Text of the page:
Berkely - Berkeley A As man progressed through the various...

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Berkeley B As man progressed through the various stages of evolution, it is A assumed that at a certain point he began to ponder the world around him. Of a course, these first attempts fell short of being scholarly, probably c consisting of a few grunts and snorts at best. As time passed on, though, c these ideas persisted and were eventually tackled by the more intellectual, t so-called philosophers. Thus, excavation of "the external world" began. As s the authoritarinism of the ancients gave way to the more liberal views of t the modernists, two main positions concerning epistemology and the nature t of the world arose. The first view was exemplified by the empiricists, who o stated that all knowledge comes from the senses. In opposition, the s rationalists maintained that knowledge comes purely from deduction, and r that this knowledge is processed by certain innate schema in the mind. t Those that belonged to the empiricist school of thought developed quite T separate and distinct ideas concerning the nature of the substratum of
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s sensible objects. John Locke and David Hume upheld the belief that s sensible things were composed of material substance, the basic framework s for the materialist position. The main figure who believed that material f substance did not exist is George Berkeley. In truth, it is the s immaterialist position that seems the most logical when placed under close i scrutiny. s The initial groundwork for Berkeley's position is the truism that the T materialist is a skeptic. In the writing of his three dialogues, Berkeley m develops two characters: Hylas (the materialist) and Philonous (Berkeley d himself). Philonous draws upon one central supposition of the materialist h to formulate his argument of skepticism against him; this idea is that one t can never perceive the real essence of anything. In short, the materialist c feels that the information received through sense experience gives a f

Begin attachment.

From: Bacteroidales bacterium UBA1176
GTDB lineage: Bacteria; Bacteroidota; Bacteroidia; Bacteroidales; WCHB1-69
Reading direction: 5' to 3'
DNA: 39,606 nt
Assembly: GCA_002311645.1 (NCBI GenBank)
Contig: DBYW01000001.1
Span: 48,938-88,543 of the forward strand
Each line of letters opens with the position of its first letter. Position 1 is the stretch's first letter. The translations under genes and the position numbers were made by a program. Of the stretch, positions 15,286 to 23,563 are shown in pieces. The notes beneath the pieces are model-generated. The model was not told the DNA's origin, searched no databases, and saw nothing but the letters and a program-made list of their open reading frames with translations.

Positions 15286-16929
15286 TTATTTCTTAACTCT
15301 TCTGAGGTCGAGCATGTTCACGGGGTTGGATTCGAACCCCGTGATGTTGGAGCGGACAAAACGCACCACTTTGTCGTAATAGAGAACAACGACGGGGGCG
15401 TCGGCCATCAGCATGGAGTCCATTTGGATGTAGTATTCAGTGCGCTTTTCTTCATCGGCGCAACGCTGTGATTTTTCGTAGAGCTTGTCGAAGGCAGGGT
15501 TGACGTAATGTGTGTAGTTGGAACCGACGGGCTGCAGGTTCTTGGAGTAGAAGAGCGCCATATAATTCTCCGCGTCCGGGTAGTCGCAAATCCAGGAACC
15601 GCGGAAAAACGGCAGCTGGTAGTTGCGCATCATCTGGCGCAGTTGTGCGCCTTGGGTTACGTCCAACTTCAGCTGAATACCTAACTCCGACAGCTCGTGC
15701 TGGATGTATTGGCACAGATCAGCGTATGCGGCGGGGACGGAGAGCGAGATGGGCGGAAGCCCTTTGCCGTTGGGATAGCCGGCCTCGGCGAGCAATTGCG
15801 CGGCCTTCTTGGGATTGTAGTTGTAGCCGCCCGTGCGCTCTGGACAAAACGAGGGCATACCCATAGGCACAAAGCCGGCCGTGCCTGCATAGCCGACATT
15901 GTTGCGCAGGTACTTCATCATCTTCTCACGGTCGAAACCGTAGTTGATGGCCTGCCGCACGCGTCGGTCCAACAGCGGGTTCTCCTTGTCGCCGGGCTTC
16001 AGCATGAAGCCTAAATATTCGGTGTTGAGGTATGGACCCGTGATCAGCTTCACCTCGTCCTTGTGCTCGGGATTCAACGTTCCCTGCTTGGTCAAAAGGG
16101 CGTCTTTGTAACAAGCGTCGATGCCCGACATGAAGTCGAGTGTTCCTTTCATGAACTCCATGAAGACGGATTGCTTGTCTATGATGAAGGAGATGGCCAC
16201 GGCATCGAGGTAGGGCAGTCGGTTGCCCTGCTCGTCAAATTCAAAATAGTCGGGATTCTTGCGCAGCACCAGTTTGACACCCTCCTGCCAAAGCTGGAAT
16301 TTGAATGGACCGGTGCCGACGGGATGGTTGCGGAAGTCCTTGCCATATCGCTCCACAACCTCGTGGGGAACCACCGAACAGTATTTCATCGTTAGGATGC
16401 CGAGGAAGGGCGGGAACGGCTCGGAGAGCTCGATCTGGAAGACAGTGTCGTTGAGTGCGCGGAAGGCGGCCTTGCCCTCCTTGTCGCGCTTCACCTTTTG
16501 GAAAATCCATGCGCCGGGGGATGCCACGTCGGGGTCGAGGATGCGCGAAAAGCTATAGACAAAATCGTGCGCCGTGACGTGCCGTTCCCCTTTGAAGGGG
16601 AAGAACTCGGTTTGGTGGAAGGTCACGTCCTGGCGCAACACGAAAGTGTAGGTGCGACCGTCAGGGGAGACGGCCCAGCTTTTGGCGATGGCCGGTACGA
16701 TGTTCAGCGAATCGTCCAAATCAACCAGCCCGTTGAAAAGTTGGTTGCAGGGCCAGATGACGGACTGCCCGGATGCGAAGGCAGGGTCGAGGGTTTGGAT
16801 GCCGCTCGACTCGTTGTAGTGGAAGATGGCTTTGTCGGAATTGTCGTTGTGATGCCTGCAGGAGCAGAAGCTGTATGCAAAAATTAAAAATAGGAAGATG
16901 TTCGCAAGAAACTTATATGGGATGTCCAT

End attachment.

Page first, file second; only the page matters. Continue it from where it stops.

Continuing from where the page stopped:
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representative picture of the outside world (the representative theory of r perception), and one can not penetrate to the true essece of an object. p This makes logical sense, for the only way to perceive this real essence T would be to become the object itself! Although the idea is logical, it w does contain a certain grounding for agnosticism. Let the reader consider d this: if there is no way to actually sense the true material essence of t anything, and all knowledge in empiricism comes from the senses, then the a real material essence can not be perceived and therefore it can not be r posited. This deserves careful consideration, for the materialist has been p self-proclaimed a skeptic! If the believer in this theory were asked if a s mythical beast such as a cyclops existed he would most certainly say no. As m part of his reply he might add that because it can not be sensed it is not p a piece of knowledge. After being enlightened by the above proposed a argument, though, that same materialist is logically forced to agree that, a because the "material substratum1" itself can not be sensed, its existence b
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Berkely - Berkeley A As man progressed through the various...

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